‘Jaz, I’m In England!’

A couple of weeks ago I got a phone call that evoked so much happiness in me I could hardly contain it.

‘Jaz, I’m in England!’ my friend Adam told me down the phone. ‘I’m in Liverpool!’

I couldn’t believe it! The first of all of the people I have met in the camp over the last three months, who had successfully made the terrifying journey across the channel.

I was over the moon for him! We had a long chat and he told me that despite his happiness, he was struggling with the cold, arriving with just the clothes on his back, not a bean more to start his life with.

I got to work making him a welcome package full of warm clothes, a pair of shoes, socks, pants, toiletries, some packets of noodles and anything else I could think of that you may need if you were starting your life afresh, with nothing, as an African facing the British winter (in the North as well!)

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I sent it to him and put the plans in motion to get the team to go and visit him in his new home, but a week or so later, the package arrived back on my doorstep. Adam had been moved from Liverpool to Bolton. Unsure about his future and what was to happen to him, he hadn’t known and apologized profusely on the phone.

It didn’t matter, it made me even more determined to visit him, so last week we filled the boot with the package and much, much more (Dan hand picked him some great items from the warehouse, some Ralph Lauren polos and a sick pair of Adidas Superstars), and left first thing for Bolton!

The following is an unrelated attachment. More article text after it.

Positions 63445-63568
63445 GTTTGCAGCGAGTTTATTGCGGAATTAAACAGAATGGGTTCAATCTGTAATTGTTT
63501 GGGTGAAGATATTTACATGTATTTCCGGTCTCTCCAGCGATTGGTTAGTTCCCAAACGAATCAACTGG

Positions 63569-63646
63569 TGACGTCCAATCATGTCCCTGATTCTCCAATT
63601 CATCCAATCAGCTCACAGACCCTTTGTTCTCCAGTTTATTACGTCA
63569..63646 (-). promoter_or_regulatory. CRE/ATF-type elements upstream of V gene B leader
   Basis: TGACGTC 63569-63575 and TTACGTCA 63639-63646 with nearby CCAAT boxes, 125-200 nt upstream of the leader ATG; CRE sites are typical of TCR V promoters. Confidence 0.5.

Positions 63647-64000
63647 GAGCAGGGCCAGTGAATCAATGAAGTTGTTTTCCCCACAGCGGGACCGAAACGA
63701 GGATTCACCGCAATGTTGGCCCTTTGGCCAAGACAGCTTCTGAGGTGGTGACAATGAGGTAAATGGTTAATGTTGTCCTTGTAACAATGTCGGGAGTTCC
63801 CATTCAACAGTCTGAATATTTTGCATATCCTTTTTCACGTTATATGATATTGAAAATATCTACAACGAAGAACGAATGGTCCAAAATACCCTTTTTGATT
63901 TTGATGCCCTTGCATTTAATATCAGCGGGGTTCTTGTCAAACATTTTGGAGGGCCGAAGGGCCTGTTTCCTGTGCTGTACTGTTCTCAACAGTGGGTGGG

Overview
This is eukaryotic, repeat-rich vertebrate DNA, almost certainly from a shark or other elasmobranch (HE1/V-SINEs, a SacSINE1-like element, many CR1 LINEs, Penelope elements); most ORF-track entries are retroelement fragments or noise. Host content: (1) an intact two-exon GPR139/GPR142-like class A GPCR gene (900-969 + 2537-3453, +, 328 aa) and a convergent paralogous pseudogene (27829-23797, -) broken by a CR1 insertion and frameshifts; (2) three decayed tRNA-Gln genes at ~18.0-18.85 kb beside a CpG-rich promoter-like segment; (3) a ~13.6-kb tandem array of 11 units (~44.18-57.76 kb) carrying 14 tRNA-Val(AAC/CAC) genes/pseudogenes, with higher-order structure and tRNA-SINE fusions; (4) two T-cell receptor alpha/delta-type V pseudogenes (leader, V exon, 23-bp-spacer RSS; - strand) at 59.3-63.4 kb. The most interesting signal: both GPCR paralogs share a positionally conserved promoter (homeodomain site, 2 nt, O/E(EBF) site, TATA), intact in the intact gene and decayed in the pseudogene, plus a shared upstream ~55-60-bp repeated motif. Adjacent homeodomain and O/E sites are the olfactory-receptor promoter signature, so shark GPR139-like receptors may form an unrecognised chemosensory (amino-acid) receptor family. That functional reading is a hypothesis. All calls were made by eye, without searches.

I was overcome with emotion when he opened the door, and even more so when it turned out he had prepared us all lunch. He lives of £5 a day and I had promised we would take him out for some food, but still, lunch was ready for us. We ate spaghetti with a great sauce and even drank Tango from a mis-matched collection of plastic plates and cups, and it was amazing.

Adam shares his new home with 6 other guys, 5 from Iran and one from Eritrea.

They are all seeking asylum, waiting for documents allowing them to stay, to work, to study, to start a proper life.  In the mean time they live in a limbo of uncertainty but amazing positivity. It was so amazing to see him unpack his new phone, now able to let his family (whom he showed he faded little pictures of) know he is safe and happy. Highly skilled and qualified as a computer technician, with a great level of English already and the passion and drive to learn, I have so much hope for Adam, now he is here. But what about all the thousands of other people wishing for the same chance? Must they continue to risk their lives trying?

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